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[From a private letter to Charles Sumner, by Dr. S. G. Howe, of Boston.]
I have passed ten days in New Orleans — not unprofitably, I trust — in examining the public institutions, the schools, asylums, hospitals, prisons, etc. With the exception of the first, there is little hope of amelioration.
I know not how much merit there may be in their system, but I do know that in the administration of the penal code, there are abominations which should bring down the fate of Sodom upon the city.
A man suspected of a crime and awaiting his trial, is thrust into a pandemonium filled with convicts and outlaws, where, herding and sleeping in common with hardened wretches, he breathes an atmosphere whose least evil is its physical impurity; and which is loaded with blasphemies, obscenities, and the sound of hellish orgies, intermingled with the clanking of the chains of the more furious, who are not caged, but who move about in the crowd with fettered legs and hands.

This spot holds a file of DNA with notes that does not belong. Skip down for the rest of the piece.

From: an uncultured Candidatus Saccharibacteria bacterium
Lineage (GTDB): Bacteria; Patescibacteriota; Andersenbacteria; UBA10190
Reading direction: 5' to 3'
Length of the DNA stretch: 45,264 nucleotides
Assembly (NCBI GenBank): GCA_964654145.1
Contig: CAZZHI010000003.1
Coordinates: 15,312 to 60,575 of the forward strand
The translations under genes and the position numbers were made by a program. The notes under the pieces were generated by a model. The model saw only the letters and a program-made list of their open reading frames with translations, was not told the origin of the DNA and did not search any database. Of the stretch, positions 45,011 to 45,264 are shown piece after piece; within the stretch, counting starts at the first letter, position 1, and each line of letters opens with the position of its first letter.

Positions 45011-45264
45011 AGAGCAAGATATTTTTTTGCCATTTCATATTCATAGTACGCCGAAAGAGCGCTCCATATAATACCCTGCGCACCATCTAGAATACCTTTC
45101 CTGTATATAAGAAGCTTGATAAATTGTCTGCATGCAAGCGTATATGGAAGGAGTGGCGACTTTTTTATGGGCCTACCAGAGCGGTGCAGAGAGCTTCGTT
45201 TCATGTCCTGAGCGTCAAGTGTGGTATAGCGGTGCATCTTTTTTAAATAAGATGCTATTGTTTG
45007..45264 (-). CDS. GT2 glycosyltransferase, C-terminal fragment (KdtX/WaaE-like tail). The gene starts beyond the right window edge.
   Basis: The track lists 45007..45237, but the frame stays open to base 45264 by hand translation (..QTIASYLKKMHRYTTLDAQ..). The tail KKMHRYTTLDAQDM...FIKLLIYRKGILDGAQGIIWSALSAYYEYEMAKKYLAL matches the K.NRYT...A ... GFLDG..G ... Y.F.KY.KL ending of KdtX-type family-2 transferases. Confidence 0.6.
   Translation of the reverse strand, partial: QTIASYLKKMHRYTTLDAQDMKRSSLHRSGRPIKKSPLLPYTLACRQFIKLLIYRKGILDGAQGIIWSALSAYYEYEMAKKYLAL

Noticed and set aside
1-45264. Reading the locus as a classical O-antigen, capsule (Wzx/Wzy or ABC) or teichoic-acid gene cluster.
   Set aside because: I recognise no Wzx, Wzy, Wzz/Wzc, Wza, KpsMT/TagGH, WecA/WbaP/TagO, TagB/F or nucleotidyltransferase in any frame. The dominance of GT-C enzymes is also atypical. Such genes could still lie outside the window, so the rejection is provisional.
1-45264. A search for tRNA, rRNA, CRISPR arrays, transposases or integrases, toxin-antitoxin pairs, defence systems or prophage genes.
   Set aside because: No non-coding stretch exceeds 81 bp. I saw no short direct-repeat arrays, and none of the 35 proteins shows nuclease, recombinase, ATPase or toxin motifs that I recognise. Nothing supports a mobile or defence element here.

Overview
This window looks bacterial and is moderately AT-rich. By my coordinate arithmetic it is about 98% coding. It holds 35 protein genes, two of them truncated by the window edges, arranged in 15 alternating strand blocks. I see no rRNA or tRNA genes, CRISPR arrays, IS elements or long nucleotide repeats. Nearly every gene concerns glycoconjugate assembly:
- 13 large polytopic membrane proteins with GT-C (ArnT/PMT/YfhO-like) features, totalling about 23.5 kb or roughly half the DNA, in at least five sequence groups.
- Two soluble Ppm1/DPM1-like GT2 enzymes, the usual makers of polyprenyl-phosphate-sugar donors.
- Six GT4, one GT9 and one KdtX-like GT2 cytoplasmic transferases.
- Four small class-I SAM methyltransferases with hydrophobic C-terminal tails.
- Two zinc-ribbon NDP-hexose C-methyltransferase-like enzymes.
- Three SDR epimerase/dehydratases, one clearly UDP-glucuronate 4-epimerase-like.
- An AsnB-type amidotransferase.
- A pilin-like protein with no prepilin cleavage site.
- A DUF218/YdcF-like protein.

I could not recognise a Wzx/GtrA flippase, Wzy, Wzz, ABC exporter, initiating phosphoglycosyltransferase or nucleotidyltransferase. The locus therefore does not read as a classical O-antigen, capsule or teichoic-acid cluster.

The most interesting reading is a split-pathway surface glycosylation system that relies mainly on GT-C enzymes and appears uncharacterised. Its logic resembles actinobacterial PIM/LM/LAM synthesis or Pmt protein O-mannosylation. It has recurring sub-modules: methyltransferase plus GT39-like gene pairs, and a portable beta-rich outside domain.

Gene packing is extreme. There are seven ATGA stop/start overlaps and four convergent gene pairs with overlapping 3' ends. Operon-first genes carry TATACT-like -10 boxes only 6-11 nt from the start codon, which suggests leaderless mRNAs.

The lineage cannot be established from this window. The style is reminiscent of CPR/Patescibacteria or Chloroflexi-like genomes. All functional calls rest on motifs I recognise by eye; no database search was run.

extent, and the whole arrangement of roads is entirely different.) Again, the farmer said, I am feeding his niggers.
They steal my chickens and eggs and vegetables.
I complained to the overseer about it: D — n it, he said, shoot them — we won't complain.
But then, if he shot them, he would have to pay their market value; and, besides, he had been hungry himself often, and had not the heart to interfere with the poor starving slaves.
He was soon obliged to sell out. I met him in Doniphan county, Kansas.
He is a Republican now, and thanks God for the opportunity of belonging to an open anti-slavery party.
The accounts often published of the condition of the poor whites of the South are not exaggerated, and could not well be. There is more pauperism at the South than at the North : in spite of the philosophy of the Southern socialists, who claim that slavery prevents that unfortunate condition of free society.
So, also, although Stringfellow claims that black prostitution prevent